Oh, and I wouldn't do Hamlet anyhow... I'm no good in iambic pentamater... I belong in musicals and farces.



Posted By: Shatcher
Date Posted: 7/13/06 at 11:50am

POB14 my husband and I have the same rule. I won't even SM a show he is in anymore not because we don't get along but it seems to make some people upset. Like I would play favorites!

Could it be that this woman is as tired of her husbands line problem as everyone else she just hides it to spare herself a fight at home?

I have found working in theatre that many of us have more than one personallty, Who knows she may be a very different director when hubby is not in the show.

Good luck, I'm sure you'll be great. What is the show?



Posted By: JaneyM
Date Posted: 7/13/06 at 12:26pm

Heh... well to be honest... if I told you what the show was, you could figure out pretty easily what part I play... and I'm kinda afraid that the director will be mad if she stumbles onto this. The other trouble is... Ernstine is fairly nice outside of rehersal. She had us to a bar, and once to her house... and Bert, tho flustered, frustrated and behind the 8 ball is generaly a wonderfull person. Ernstine has said several times point blank that they don't hate us (more than one cast member feels this way) but that's not reflected in her actions. You'd be suprised to know the number of trivial detail changes I've made to avoid being recognized. (In case anyone from the cast has stumbled in and deciphered this muddle, I appologize if I changed your gender to further disguse who I'm talking about.) Her freind is also a really great woman, and I really don't want to hurt any of these people's feelings.

Basicaly everyone in the show is terrific, but we would all benifit if people were all getting ridden as much as some of us are... and the mimmic thing is frustrating and makes me feel that the director doesn't trust in my ability to act.

But now I kinda want to tell... cause I'm a bit proud of myself for getting the part. *Reads up thru things.* Well... to clear up the one blatant falsehood above... it's a kitchen table not a coffee table. So keeping in mind that I was attempting to disguise the identiy of the show with broad generalizations, and not false but certainly not the first description one would use desriptions of parts and sceans. I can't decide whether to reveal now what show it is...

So... my decision... to paraphrase a line from another person in the show... is not to decide. I'll just leave a clue... we're doing Sondheim.



Posted By: Joan54
Date Posted: 7/14/06 at 8:48am

Well you certainly have me confused.  I have one bit of advice....the truth will set you free.  Why don't you just talk honestly to your fellow cast members and honestly to your director.....maybe all of this secret frustration and lack of confidence in yourself  is actually showing through.  If these people are actually "nice" you should be able to talk to them.  If you can't sit down and discuss the problems openly then stop dwelling on them...get on with the job.  It may work out better than you expect....but if you expect a disaster you will probably get one.

I assume the show opens tonight?  Break a leg...let us know how it turned out.



-------------
"behind a thin wall of logic panic is waiting to stampede"


Posted By: POB14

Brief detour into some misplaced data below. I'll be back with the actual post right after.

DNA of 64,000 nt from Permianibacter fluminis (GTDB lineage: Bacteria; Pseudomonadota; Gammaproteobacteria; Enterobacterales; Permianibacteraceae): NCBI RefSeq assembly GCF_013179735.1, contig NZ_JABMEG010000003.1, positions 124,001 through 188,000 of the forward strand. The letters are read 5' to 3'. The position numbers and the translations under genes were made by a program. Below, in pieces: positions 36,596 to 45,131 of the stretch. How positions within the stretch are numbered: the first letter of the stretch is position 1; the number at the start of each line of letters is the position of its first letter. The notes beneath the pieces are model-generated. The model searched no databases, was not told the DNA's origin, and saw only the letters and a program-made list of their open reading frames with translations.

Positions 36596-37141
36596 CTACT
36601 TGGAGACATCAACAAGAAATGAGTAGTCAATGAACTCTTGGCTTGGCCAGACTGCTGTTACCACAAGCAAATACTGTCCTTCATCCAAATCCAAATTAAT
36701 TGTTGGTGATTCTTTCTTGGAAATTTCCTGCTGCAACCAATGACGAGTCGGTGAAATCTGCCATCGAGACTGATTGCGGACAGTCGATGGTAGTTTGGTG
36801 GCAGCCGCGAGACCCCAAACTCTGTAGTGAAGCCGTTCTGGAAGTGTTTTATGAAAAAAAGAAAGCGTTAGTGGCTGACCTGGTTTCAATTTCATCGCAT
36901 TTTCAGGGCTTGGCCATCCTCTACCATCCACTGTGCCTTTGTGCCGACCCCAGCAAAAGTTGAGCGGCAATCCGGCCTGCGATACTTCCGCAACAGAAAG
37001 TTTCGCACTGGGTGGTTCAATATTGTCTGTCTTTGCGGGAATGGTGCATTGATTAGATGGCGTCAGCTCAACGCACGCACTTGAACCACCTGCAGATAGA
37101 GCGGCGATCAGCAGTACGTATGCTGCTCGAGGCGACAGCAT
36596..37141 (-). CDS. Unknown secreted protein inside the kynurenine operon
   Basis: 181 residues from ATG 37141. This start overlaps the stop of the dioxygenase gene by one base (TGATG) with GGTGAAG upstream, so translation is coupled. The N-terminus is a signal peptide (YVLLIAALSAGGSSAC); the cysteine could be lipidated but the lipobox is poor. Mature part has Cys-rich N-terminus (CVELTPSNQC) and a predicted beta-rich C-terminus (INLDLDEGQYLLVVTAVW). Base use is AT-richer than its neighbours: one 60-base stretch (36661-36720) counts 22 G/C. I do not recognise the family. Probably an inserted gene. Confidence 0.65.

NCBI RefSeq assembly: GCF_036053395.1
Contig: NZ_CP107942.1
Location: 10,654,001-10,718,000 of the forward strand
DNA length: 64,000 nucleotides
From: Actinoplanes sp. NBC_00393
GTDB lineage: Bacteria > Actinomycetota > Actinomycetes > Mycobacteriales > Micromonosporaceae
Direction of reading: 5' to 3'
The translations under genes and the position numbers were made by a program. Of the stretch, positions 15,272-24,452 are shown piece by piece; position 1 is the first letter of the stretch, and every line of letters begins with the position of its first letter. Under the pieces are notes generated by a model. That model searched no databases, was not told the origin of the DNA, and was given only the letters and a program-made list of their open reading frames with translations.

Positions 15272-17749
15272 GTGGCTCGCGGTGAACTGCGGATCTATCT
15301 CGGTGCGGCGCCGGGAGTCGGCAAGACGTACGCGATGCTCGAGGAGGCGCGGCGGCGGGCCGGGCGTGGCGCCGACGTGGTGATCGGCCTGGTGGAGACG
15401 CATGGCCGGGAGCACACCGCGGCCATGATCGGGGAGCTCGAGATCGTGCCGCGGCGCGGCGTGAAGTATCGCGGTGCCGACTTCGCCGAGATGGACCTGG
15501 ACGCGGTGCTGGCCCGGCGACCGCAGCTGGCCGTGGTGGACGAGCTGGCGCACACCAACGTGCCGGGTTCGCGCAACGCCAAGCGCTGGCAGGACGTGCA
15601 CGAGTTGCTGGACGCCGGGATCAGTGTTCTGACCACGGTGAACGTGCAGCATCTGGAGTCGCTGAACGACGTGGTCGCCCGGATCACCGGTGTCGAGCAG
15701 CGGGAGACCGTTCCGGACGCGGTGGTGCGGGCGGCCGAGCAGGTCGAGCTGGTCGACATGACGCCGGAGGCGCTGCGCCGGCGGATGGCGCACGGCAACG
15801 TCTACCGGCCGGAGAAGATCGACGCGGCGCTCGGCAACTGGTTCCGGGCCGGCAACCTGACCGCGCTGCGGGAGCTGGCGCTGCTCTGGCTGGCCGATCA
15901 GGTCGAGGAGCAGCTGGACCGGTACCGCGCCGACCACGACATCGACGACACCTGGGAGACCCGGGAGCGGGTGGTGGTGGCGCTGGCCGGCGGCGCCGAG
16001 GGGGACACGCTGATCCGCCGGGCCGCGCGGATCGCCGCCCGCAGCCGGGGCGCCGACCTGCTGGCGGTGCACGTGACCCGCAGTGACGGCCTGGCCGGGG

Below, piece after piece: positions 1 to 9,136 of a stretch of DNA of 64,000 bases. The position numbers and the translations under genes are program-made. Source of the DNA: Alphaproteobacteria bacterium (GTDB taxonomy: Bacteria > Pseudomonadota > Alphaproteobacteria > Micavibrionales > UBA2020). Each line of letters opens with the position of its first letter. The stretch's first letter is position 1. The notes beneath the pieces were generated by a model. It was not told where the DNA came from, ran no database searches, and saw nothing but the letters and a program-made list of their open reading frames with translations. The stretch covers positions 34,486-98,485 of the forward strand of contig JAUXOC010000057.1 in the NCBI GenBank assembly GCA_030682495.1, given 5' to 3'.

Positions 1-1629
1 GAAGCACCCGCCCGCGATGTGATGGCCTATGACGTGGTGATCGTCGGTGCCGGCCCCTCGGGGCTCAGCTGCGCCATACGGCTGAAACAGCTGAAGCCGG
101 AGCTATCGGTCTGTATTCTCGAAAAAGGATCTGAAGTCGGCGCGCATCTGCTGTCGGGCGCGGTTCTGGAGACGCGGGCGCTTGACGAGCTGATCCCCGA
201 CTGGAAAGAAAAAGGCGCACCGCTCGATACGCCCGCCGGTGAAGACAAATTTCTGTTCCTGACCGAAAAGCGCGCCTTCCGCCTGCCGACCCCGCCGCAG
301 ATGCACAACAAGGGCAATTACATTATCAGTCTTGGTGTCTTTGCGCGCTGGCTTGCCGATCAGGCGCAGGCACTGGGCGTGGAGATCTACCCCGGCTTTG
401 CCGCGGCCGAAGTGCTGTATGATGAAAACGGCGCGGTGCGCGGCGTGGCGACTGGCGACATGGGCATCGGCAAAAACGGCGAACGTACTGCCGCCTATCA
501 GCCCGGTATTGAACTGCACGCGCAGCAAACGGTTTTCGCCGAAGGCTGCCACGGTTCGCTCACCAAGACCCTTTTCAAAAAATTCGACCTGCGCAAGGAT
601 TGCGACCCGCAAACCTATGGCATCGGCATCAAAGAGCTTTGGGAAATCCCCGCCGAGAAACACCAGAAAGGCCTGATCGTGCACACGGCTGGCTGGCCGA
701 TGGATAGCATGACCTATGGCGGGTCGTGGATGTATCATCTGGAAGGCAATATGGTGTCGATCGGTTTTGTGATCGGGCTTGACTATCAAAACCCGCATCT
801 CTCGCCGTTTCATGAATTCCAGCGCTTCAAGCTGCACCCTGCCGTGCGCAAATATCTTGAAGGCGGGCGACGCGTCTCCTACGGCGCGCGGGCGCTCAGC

Date Posted: 7/14/06 at 9:41am

Originally posted by JaneyM

So... my decision... to paraphrase a line from another person in the show... is not to decide. I'll just leave a clue... we're doing Sondheim.

Does this show involve a cow at all? 

Now that I think about it, there are at least two SS shows that involve young girls and cows.  More fodder for Sondheim deconstructionists, I guess.

Anyway, Joan has a good suggestion, but I think the best time for a clearing-the-air talk may have passed.  It's opening night, Janey's got to be on stage with the director's husband, and I could see where this discussion could get ugly.

ETA:  Joan is absolutely right in saying that if you expect a disaster that's exactly what you'll get.  Just go in with the attitute that you'll give the best performance anyone's ever seen.  One might even say, "No need to be afraid there." 

Break a leg tonight -- everyone here will be with you in spirit!



-------------
POB
Old Bugger, Curmudgeon, and Antisocial B**tard


Posted By: Shatcher
Date Posted: 7/14/06 at 11:08am

Ah I see. I love that one. Break a leg. and I must agree with my fellows above the truth will set you free, and you will feel better.

Rock on and don't drop the knife!



Posted By: JaneyM
Date Posted: 7/14/06 at 12:52pm
Well mostly I'm afraid the "nice" will stop if I make waves. I don't like to cause disruption... offstage I prefer not to draw attention to myself, it tends to draw fire, as it did when I was asking questions early on and got the "It's not all about you" speches and stuff. I don't like to be trouble. I have the same drawing focus problem in real life as on the stage and I find it rather embarrassing. Yes I know that's peculiar given my choice in hobbies.

Also I tried the clearing the air thing at Earnstine's house the other day, I was the last one there when we were leaving. I appologized profusely for whatever it was I'd done to offend her. That's when she said that she doesn't hate me, and she isn't mad... she says I make her laugh... but I got the impression from Burt (standing behind her) that she was lying... and it certainly didn't make the making me sit down while she played my part for me to copy stop, in fact it started happening more.

Anyhow... I'm not expecting disaster... Jack seems to have stopped brooding and declaring intent to discard all direction now that he has a different costume and tho I am expecting it might diverge from the script several times... I know we can cover for it, since we know where things tend to break down, and barraled thru them in final dress. I'm nearsighted and I don't wear contacts so I've got no way to see Ernstine glaring from the front row... like she always is... which is a big help.